- 13 species in Eurasia
- DR personal total: 6 species (46%), 4 photo'd
The Accentors are a small family of Eurasian passerines; all are assigned to the single genus Prunella. These are small birds with pointed bills, mostly of high elevation or high latitude species. One of these is Black-throated Accentor
(left, in a very nice shot by Matt Matthiessen). The species breeds in
two disjunct mountain ranges — the Urals of northwest Russia and the
Altai and Pamir Ranges in west-central Asia — with these populations
moving to semi-desert in Afghanistan, Pakistan, or the western
Himalayas in winter. The one photographed here was a migrant at 13,000'
(4000m) in northwest India.
The family also include the familiar backyard Dunnock P. modularis
of Europe. Accentors are mainly terrestrial birds, often feeding close
to scrub or boulders. They move with a shuffling gait, but can run.
They eat mostly insects in summer but often switch to seeds and fruit
half of the high-elevation accentors are resident or undertake only
short-distance down-slope altitudinal movements in winter. One of these
species is Robin Accentor (right), a bird of the
Tibetan Plateau from Pakistan to central China. It could be the most
colorful of the accentors, although Rufous-breasted Accentor P. strophiata of the Himalayas also has a broad rufous chestband.
relationships of accentors to other families has been obscure. Some
anatomical features are thrush-like but biochemical evidence places
them most closely to wagtail and pipits (e.g., Sibley & Ahlquist
1990) or to weavers (e.g., Barker et al. 2004). It is still not
entirely certain where within the Passeroidea they belong. They are
somewhere at the base of that lineage, as is another obscure
high-elevation bird of the Tibetan Plateau, Przevalski's Finch Urocynchramus pylzowi, now assigned to its own family Urocynchramidae.
|A few species from high latitudes migrate substantial distances, and chief among these is Siberian Accentor
(left). It primarily migrates from northern Eurasia south to central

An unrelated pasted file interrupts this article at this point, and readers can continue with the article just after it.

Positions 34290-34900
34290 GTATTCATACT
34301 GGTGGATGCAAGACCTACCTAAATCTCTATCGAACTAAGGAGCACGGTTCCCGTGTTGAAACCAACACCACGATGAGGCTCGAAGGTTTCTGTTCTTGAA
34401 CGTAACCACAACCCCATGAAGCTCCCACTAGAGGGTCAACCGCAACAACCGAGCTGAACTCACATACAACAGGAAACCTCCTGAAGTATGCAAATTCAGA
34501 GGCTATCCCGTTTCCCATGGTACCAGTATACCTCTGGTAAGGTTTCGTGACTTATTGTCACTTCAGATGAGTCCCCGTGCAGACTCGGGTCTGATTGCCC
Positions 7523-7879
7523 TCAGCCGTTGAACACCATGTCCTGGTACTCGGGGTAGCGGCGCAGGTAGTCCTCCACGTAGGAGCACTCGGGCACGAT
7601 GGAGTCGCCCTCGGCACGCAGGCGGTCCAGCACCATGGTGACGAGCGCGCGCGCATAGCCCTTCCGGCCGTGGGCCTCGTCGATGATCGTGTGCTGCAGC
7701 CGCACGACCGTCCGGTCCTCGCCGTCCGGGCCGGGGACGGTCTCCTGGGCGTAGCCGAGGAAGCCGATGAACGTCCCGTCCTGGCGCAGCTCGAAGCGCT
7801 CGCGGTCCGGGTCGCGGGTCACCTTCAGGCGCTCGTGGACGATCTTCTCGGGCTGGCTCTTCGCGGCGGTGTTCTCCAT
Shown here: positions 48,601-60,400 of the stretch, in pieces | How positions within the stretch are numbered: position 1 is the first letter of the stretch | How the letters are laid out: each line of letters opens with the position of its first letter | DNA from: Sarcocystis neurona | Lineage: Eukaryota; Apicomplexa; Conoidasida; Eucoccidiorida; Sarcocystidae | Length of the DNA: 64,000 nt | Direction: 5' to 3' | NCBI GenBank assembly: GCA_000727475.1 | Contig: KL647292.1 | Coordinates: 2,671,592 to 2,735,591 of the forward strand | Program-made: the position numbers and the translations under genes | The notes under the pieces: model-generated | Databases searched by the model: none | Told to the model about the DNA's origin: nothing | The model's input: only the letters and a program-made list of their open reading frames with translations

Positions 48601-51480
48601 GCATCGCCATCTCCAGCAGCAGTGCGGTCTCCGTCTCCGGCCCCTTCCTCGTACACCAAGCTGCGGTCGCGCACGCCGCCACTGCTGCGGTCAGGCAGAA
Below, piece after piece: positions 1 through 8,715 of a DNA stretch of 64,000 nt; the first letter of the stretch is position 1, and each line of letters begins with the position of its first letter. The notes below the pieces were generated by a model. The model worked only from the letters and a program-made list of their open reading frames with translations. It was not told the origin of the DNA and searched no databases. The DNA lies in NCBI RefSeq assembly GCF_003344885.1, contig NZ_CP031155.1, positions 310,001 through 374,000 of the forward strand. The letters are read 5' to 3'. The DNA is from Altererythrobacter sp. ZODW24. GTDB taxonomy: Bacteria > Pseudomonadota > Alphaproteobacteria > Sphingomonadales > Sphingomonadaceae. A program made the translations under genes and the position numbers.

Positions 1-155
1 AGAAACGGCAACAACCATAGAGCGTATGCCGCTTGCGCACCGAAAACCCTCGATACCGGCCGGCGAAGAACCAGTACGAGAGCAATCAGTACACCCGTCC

and eastern Asia. This long migration route has spun off vagrants to
the New World where vagrants have been recorded in Alaska, British
Columbia, Washington, and Idaho (AOU 1998). My photo (left) is of one
of those vagrants. Rita and I flew to Boise, Idaho, and drove to
Hailey, a famed ski resort, to chase this one in winter 1997. The bird
moved around quite a bit and it took a long, cold wait in the snow
until it briefly appeared at the backyard feeder it had been
frequenting. It was really fine to see an accentor in the New World as
it was a bird oh so far from home.
accentors are 'stone-colored,' to use a phrase from Cramp (1988). They
are mostly patterned in gray, brown, or rusty, often streaked above but
buff or dull-colored below. Brown Accentor (right) is one of those that match this description. It is a bird of high mountains in central Asia and the Himalayas.
There are accentors restricted to the Japanese and Kurile Islands (Japanese Accentor P. rubida), to arid mountains from Turkey to Iran (Spot-throated Accentor P. ocularis), and another a breeding endemic in high mountains of Yemen (Yemen Accentor P. fagani).
A number of central Asia species move south and downslope to the
Himalayan foothills in winter. My first accentor was that alpine
specialist, Alpine Accentor P. collaris — seen at the edge of Grossglockner Glacier in Austria back in 1969.
most species, sexes appear alike or only slightly different. Nests tend
to be compact cups placed in a thick shrub, close to the ground. In
Dunnock, only the female incubates but both sexes feed the young. There
is some really fascinating behavioral mechanisms in Dunnock that the
male uses in an attempt to assure that the offspring are actually his;
some remarkable footage is in David Attenborough's Life of Birds video series.
Photos: Matt Matthiessen photographed the male Black-throated Accentor Prunella atrogularis
in the Rumbak Valley, Hemis NP, India, on 31 Oct 2014; Matt discovered
this migrant near our camp and I was able to see it. The Robin Accentor P. rebeculoides was photographed on ridge above Qinghai Lake, Qinghai, China, on 18 June 2004. The Siberian Accentor P. montanella was a vagrant at Hailey, Idaho, USA, where it wintered; my photo was taken 1 Feb 1997. The Brown Accentor P. fulvescens was at Huzu Bei Shan National Park, Qinghai, China, on 22 June 2004.
Uncredited photos © Don Roberson. Credited photos © Matt Matthiessen, as credited, and used with permission; all rights reserved.
There is no "family book" per se, but a fine introduction to this
family, with very nice photos, is in Hatchwell (2005). Good coverage of
Eurasian species is in Cramp (1988) with many Asian species covered by
Grimmett et al. (1998).
American Ornithologists' Union. 1998. A.O.U. Check-List of North American Birds. 7th ed. A.O.U., Washington, D.C.
F.K., A. Cibois, P. Schikler, J. Feinstein, and J. Cracraft. 2004.
Phylogeny and diversification of the largest avian radiation. Proc.
Nat. Acad. Sci. 101: 11040-11045.
Cramp, S., ed.
1988. Handbook of Europe, the Middle East, and North Africa: The Birds
of the Western Palearctic. Vol. 5. Oxford Univ. Press, Oxford.
Grimmett, R., C. Inskipp, and T. Inskipp. 1998. Birds of the Indian Subcontinent. Christopher Helm, London.
Hatchwell, B.J. 2005. Family Prunellidae (Accentors), pp. 496–513 in
Handbook of the Birds of the World (del Hoyo, J., A. Elliott & D.A.
Christie, eds). Vol. 10. Lynx Edicions, Barcelona, Spain.
C.G., and J.E. Ahlquist. 1990. Phylogeny and Classification of Birds: a
Study of Molecular Evolution. Yale Univ. Press, New Haven, CT.